US6386160B1 (en) Valve control apparatus with reset
US4793307A (en) Rocker arm decoupler for two-cycle engine retarder
US6925976B2 (en) Modal variable valve actuation system for internal combustion engine and method for operating the same
US5345904A (en) Valve control means
US6827067B1 (en) System and method for internal exhaust gas recirculation
US6415752B1 (en) Captive volume accumulator for a lost motion system
US8065987B2 (en) Integrated engine brake with mechanical linkage
US4807576A (en) Hydraulic lash adjuster for use in valve operating mechanism
US20060081213A1 (en) System and method for variable valve actuation in an internal combustion engine
US20050211206A1 (en) Valve bridge with integrated lost motion system
US6691674B2 (en) Latched reset mechanism for engine brake
US7712449B1 (en) Lost motion variable valve actuation system for engine braking and early exhaust opening
US6883492B2 (en) Compact lost motion system for variable valve actuation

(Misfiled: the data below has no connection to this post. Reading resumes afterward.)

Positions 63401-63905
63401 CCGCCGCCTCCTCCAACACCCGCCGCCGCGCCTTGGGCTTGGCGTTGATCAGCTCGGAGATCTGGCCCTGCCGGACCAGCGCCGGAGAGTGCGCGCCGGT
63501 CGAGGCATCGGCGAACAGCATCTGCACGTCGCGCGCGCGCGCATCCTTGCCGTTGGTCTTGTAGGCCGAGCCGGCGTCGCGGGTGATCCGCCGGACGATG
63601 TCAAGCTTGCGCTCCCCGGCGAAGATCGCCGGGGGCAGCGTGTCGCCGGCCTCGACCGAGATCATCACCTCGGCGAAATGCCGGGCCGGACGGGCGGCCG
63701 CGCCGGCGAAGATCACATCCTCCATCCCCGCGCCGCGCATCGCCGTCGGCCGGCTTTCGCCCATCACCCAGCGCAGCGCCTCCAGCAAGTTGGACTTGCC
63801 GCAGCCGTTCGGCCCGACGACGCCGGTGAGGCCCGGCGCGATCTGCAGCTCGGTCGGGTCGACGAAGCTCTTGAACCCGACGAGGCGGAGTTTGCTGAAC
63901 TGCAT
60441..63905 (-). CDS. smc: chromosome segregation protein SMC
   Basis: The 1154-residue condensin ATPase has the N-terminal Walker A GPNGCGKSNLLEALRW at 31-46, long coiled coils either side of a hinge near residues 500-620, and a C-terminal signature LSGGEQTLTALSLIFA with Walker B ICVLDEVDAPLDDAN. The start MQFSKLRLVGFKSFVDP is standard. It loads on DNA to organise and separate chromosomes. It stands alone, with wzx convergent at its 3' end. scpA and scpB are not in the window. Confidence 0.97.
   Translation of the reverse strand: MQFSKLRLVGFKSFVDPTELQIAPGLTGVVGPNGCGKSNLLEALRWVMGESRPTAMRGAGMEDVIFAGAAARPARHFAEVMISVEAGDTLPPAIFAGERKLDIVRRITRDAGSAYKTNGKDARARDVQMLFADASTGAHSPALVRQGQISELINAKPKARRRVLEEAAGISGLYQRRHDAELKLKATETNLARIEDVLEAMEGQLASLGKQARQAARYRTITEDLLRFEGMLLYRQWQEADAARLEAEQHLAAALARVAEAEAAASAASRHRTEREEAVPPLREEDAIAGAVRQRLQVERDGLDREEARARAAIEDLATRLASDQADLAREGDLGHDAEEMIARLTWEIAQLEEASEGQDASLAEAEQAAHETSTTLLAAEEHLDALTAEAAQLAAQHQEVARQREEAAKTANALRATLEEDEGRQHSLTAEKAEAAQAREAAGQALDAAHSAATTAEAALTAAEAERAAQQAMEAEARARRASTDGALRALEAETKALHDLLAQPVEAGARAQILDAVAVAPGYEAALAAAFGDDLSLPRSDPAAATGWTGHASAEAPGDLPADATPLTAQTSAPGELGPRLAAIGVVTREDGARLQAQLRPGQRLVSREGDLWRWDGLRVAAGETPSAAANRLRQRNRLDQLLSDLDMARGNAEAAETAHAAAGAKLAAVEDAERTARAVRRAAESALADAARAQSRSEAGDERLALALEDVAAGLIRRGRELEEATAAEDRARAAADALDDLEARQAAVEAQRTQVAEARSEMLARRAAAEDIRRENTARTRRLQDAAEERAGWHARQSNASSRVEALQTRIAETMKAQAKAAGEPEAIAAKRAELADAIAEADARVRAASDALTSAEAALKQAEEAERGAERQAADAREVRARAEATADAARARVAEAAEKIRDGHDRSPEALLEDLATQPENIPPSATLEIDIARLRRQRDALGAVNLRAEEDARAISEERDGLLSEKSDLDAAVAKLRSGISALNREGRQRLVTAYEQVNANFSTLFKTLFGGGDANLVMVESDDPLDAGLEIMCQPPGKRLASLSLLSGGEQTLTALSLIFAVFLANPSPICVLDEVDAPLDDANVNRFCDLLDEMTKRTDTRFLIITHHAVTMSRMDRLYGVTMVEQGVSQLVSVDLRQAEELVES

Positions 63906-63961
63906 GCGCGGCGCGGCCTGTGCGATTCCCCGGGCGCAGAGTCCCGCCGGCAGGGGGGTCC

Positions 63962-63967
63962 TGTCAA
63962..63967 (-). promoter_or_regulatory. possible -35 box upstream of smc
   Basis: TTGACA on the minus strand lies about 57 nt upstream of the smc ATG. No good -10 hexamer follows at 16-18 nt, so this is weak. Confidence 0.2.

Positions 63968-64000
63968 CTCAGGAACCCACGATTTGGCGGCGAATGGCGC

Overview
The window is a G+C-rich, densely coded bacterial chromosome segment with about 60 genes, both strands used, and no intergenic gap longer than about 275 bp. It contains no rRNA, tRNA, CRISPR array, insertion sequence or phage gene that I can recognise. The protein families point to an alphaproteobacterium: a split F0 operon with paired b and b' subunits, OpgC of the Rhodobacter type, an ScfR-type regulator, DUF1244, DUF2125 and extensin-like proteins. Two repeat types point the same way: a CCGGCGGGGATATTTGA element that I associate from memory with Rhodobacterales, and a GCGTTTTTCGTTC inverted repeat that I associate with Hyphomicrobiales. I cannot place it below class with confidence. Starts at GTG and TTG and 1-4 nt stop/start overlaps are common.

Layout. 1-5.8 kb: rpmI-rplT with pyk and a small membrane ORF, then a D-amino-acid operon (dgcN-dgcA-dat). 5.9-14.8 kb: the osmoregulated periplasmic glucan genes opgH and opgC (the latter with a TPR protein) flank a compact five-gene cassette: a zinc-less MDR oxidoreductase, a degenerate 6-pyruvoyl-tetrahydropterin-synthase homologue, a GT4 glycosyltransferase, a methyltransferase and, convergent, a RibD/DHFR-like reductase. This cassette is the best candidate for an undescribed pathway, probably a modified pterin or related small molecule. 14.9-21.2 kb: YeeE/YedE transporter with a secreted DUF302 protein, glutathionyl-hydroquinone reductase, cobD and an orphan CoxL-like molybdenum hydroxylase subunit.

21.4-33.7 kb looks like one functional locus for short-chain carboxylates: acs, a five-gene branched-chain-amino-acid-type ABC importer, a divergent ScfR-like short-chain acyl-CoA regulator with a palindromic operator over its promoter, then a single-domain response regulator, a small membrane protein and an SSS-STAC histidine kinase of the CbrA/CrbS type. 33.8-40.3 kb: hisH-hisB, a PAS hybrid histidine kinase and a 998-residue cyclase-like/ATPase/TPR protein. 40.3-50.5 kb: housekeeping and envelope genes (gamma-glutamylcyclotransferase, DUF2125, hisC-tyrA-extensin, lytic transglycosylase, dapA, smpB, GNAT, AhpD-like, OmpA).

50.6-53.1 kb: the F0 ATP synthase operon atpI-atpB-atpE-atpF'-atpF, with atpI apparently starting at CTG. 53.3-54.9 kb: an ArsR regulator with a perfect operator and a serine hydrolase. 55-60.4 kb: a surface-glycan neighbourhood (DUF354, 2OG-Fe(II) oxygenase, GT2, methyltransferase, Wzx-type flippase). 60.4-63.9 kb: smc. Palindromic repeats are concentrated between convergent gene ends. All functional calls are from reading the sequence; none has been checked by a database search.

US7509933B2 (en) Valve lash adjuster having electro-hydraulic lost-motion capability
US5829397A (en) System and method for controlling the amount of lost motion between an engine valve and a valve actuation means
US7984705B2 (en) Engine braking apparatus with two-level pressure control valves
US20050000499A1 (en) System and method for modifying engine valve lift
EP0420159A1 (en) Variable valve timing rocker arm arrangement for internal combustion engine

Legal Events

Date Code Title Description
AS Assignment

Owner name: JACOBS VEHICLE SYSTEMS, INC., CONNECTICUT

Free format text: ASSIGNMENT OF ASSIGNORS INTEREST;ASSIGNORS:JANAK, ROBB;MEISTRICK, ZDENEK;REEL/FRAME:017011/0824

Effective date: 20050919

FPAY Fee payment

Year of fee payment: 4

FPAY Fee payment

Year of fee payment: 8